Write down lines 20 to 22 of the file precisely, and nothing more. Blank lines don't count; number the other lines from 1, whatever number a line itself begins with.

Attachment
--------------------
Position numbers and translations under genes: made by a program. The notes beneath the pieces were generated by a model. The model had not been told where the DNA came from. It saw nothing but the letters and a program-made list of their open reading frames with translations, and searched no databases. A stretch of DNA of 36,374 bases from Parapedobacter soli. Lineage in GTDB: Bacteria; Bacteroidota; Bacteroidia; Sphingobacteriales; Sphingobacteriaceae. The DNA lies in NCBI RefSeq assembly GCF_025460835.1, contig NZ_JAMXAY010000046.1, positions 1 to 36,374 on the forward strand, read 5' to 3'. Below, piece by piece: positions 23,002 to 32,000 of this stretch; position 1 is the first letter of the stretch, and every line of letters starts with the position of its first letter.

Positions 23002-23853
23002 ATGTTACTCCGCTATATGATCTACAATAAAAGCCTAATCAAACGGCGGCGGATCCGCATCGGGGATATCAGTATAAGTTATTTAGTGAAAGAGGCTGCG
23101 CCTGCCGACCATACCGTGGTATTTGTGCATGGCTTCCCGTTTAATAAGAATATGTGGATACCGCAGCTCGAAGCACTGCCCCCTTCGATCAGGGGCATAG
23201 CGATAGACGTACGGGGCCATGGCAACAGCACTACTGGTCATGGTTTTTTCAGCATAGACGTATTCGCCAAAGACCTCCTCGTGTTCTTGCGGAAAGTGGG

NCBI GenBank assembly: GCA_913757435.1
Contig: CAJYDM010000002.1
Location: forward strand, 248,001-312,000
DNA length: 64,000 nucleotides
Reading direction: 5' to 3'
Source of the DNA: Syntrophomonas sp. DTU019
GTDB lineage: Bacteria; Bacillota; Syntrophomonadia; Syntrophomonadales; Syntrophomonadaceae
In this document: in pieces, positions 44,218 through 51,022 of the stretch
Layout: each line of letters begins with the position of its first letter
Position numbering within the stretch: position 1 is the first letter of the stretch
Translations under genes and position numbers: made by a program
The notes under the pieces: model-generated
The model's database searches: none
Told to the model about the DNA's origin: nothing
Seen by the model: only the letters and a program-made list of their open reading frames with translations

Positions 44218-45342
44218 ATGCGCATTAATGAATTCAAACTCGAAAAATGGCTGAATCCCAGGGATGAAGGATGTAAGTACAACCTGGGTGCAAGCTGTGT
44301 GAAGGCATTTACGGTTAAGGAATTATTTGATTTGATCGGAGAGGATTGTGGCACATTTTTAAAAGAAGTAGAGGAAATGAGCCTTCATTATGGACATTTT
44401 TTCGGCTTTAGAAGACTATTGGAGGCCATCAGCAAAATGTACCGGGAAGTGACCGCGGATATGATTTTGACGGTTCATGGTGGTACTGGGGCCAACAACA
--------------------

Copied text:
Seen by the model: only the letters and a program-made list of their open reading frames with translations

Positions 44218-45342
44218 ATGCGCATTAATGAATTCAAACTCGAAAAATGGCTGAATCCCAGGGATGAAGGATGTAAGTACAACCTGGGTGCAAGCTGTGT